Don't touch baby wild animals, no matter how cute they might be

If you come across an adorable baby animal that seems to have been abandoned by its mother, steer clear.

With wildlife birthing season in full swing, the Alaska Department of Fish and Game reminded people Friday that young animals that may appear orphaned sometimes are not — and their mothers may be hovering nearby. Nearly always, the moms return to their young.

During May and June, newborn moose calves, bear cubs and other wildlife could show up anywhere, including yards, city greenbelts, popular trails -- even schools.

"Even when young animals truly are orphaned, it's best to leave them alone," the department said in a news release. Trying to feed or pick up a wild animal is illegal and could result in a fine.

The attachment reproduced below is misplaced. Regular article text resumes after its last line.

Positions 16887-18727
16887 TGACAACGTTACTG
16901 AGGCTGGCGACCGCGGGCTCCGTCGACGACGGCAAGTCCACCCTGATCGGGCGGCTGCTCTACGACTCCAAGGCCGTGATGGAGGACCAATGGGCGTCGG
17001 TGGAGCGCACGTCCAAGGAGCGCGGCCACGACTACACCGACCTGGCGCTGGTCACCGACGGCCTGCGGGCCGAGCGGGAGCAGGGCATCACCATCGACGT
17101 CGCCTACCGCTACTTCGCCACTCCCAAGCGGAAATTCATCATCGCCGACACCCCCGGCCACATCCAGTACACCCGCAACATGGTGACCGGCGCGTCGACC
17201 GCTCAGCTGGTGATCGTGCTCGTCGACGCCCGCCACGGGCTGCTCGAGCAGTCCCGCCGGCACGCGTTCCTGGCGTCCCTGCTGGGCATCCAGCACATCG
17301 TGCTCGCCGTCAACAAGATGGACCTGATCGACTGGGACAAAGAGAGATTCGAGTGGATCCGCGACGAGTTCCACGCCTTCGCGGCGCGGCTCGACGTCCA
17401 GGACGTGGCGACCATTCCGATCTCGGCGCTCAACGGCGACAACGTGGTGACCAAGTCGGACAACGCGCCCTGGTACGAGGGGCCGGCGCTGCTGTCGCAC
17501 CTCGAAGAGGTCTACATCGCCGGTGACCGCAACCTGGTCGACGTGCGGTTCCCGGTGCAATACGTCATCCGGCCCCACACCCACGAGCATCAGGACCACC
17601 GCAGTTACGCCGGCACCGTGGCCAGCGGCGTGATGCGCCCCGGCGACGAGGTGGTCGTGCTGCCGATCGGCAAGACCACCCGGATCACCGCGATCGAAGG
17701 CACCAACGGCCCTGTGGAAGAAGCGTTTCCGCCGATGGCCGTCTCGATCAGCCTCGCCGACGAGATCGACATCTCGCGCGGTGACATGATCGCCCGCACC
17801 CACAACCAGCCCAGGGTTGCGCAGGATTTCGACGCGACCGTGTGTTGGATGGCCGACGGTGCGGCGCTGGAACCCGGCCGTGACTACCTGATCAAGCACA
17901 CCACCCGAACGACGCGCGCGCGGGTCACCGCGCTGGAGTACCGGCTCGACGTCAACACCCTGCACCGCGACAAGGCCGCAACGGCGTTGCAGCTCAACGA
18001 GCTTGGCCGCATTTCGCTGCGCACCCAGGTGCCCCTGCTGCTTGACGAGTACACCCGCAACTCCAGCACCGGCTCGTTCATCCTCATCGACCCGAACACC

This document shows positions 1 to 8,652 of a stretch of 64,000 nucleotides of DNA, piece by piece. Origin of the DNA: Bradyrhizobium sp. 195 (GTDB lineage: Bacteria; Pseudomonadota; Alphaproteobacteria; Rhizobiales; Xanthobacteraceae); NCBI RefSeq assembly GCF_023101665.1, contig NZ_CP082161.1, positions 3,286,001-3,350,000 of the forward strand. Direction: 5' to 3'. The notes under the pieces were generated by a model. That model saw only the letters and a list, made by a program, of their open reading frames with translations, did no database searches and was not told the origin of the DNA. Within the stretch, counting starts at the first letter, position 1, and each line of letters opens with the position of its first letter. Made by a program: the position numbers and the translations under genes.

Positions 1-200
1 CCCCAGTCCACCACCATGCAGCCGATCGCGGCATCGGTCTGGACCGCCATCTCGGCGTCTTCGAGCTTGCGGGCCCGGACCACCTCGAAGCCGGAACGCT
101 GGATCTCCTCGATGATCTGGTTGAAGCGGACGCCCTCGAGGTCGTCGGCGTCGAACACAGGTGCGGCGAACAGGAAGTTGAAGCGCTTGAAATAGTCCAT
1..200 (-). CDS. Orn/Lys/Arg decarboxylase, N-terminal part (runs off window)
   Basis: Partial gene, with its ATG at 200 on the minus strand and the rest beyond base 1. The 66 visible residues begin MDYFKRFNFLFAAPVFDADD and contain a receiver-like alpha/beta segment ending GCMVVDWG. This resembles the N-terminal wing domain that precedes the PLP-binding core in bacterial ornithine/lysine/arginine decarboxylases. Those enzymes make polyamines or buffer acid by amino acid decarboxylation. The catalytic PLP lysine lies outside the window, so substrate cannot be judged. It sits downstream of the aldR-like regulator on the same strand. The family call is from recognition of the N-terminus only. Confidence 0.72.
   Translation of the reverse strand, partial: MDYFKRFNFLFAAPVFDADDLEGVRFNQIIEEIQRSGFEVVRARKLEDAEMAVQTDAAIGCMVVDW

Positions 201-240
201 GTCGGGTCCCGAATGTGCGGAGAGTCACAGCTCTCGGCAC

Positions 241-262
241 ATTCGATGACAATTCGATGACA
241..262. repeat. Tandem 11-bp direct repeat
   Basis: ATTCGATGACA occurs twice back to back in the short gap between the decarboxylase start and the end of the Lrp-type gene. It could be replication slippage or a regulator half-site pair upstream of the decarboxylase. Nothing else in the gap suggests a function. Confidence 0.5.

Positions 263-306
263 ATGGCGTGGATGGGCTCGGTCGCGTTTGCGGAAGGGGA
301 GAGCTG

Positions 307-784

If you see an animal that seems to have been left alone for a long time, contact the nearest Fish and Game office -- or, in case of a public safety concern, Alaska State Troopers.

The state is already receiving reports of newborn moose calves. Meanwhile, bears have been spotted with cubs.

With newborns in tow, cow moose can be "particularly dangerous" this time of year, the department said, "and attacks on people and pets by mothers aggressively defending calves are reported each spring."

Right now, it's best to give moose plenty of space and to avoid single-track and bushy trails where you might not be able to see a mother and baby. If you come across a moose calf or bear cub and can't see the mother, the best thing to do is back away and leave in the direction from which you came.